Quarterly earnings results are a good time to check in on a company’s progress, especially compared to other peers in the same sector. Today we are looking at Teradata (NYSE:TDC), and the best and worst performers in the data infrastructure group.
Generating insights from system level data is an increasing priority for most businesses, but to do so requires connecting and analyzing piles of data stored and siloed in separate databases. This is the demand driver for cloud based data infrastructure software providers, who can more readily integrate, distribute and process information vs. legacy on-premise software providers.
The 4 data infrastructure stocks we track reported a mixed Q1; on average, revenues beat analyst consensus estimates by 1.78%, while on average next quarter revenue guidance was 0.1% under consensus. Tech stocks have been hit the hardest as investors start to value profits over growth, but data infrastructure stocks held their ground better than others, with the share prices up 22.1% since the previous earnings results, on average.
Part of point-of-sale and ATM company NCR from 1991 to 2007, Teradata (NYSE:TDC) offers a software-as-service platform that helps organizations manage their data across multiple storages and analyze it.
Teradata reported revenues of $476 million, down 4.03% year on year, in line with analyst expectations. It was a decent quarter for the company, with first-quarter annual recurring revenue (ARR), revenue, gross margin, and free cash flow surpassing expectations.
“Teradata is off to a strong start in 2023 with sequential growth in total ARR, and we closed one of the largest deals in Teradata’s history…tangible proof points of our cloud-first strategy in action,” said Steve McMillan, President and CEO, Teradata.
Teradata delivered the weakest performance against analyst estimates and slowest revenue growth of the whole group. The stock is up 25.2% since the results and currently trades at $51.4.
Is now the time to buy Teradata? Access our full analysis of the earnings results here, it's free.
Best Q1: Confluent (NASDAQ:CFLT)
Started in 2014 by the team of engineers at LinkedIn who originally built it as an internal tool, Confluent (NASDAQ:CFLT) provides infrastructure software for organizations that makes it easy and fast to collect and move large amounts of data between different systems.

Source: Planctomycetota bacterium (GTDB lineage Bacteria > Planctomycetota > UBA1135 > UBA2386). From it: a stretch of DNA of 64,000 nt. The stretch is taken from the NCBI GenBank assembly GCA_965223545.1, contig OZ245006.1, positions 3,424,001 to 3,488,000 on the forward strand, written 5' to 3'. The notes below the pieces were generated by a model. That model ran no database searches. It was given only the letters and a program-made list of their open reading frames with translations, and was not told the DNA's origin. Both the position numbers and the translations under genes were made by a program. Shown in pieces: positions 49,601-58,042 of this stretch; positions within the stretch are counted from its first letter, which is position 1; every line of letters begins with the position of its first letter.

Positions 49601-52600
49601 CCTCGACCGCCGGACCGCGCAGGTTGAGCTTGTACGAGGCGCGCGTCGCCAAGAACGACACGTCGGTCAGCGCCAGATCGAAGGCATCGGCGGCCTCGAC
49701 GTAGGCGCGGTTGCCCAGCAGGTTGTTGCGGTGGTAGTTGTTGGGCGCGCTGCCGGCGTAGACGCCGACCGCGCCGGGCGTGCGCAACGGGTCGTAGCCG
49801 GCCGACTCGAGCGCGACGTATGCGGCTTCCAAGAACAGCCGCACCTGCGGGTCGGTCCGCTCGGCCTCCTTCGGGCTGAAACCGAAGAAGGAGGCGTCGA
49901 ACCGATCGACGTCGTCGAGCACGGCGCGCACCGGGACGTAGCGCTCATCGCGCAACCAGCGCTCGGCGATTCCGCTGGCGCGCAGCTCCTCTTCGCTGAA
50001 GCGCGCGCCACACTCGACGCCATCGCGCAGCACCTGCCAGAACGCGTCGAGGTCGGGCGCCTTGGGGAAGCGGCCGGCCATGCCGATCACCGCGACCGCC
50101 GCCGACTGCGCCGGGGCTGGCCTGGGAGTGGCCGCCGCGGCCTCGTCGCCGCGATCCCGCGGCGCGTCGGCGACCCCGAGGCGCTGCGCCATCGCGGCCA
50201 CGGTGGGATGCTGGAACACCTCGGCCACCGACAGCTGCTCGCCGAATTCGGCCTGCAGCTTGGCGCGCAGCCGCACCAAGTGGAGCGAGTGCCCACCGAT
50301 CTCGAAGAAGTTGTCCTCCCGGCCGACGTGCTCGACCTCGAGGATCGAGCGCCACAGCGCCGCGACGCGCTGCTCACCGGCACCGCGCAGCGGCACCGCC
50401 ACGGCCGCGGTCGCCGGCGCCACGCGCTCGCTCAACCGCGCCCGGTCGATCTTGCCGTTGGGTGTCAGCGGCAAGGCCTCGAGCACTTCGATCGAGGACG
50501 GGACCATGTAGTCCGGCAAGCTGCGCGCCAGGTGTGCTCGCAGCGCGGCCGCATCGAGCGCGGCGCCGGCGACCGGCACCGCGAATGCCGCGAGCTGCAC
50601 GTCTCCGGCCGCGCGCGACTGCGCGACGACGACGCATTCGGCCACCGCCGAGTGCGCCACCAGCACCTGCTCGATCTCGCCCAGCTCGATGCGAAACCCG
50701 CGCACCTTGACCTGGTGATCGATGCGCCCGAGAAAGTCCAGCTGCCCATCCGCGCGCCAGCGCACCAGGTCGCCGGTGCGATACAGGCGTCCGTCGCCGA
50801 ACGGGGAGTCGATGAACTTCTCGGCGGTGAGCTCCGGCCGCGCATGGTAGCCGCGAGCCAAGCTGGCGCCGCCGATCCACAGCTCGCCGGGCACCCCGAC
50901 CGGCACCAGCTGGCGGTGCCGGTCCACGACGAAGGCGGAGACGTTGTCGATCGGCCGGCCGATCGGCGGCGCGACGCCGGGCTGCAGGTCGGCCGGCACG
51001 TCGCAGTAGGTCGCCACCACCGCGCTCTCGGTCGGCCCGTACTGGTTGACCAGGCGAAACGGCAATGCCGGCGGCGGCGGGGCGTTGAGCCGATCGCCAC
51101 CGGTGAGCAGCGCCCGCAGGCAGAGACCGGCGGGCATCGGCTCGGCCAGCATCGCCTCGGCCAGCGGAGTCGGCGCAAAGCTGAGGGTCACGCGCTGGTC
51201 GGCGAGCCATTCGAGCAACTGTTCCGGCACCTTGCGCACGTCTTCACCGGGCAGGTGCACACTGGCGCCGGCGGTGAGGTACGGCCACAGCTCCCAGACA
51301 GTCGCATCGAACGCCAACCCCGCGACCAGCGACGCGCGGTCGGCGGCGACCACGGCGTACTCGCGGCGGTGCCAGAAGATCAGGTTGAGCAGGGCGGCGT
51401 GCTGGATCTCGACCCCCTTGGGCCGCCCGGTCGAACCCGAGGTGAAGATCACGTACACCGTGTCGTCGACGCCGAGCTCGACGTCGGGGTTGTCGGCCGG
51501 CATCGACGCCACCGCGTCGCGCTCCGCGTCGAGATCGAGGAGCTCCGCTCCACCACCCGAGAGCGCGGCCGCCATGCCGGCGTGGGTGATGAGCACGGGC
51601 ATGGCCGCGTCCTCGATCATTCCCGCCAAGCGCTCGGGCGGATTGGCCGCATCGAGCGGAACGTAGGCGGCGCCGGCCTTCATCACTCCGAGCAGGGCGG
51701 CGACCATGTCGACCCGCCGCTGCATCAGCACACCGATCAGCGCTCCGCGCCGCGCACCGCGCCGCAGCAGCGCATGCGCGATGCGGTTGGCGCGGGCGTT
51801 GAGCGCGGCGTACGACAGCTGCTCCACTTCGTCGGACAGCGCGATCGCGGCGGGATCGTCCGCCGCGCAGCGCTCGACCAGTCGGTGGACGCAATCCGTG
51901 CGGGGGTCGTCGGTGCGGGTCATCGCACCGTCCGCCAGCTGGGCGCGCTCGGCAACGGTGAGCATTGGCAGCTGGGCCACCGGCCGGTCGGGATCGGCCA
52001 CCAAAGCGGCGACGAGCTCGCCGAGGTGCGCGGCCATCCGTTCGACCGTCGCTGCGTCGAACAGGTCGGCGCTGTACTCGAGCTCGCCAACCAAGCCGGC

Confluent reported revenues of $174.3 million, up 38.2% year on year, beating analyst expectations by 4.13%. It was a strong quarter for the company, with a decent beat of analyst estimates. In addition, revenue guidance for the next quarter and full year were in line with Consensus estimates, and the EPS outlook surpassed expectations.
Confluent scored the strongest analyst estimates beat, fastest revenue growth, and highest full year guidance raise among its peers. The company added 84 enterprise customers paying more than $100,000 annually to a total of 1,075. The stock is up 75.2% since the results and currently trades at $34.97.
Is now the time to buy Confluent? Access our full analysis of the earnings results here, it's free.
Weakest Q1: C3.ai (NYSE:AI)
Founded in 2009 by enterprise software veteran Tom Seibel, C3.ai (NYSE:AI) provides software that makes it easy for organizations to add artificial intelligence technology to their applications.
C3.ai reported revenues of $72.4 million, flat year on year, beating analyst expectations by 1.5%. It was a weaker quarter for the company, with full year guidance missing analysts' expectations and a decline in gross margin.
C3.ai had the weakest full year guidance update in the group. The stock is down 2.05% since the results and currently trades at $39.19.
Started by Shay Banon as a search engine for his wife's growing list of recipes at Le Cordon Bleu cooking school in Paris, Elastic (NYSE:ESTC) helps companies integrate search into their products and monitor their cloud infrastructure.
Elastic reported revenues of $279.9 million, up 17% year on year, in line with analyst expectations. It was a mixed quarter for the company, with an acceleration in customer growth. However, full year revenue guidance missed analysts' expectations.
The company added 50 enterprise customers paying more than $100,000 annually to a total of 1,160. The stock is down 9.92% since the results and currently trades at $64.5.
The author has no position in any of the stocks mentioned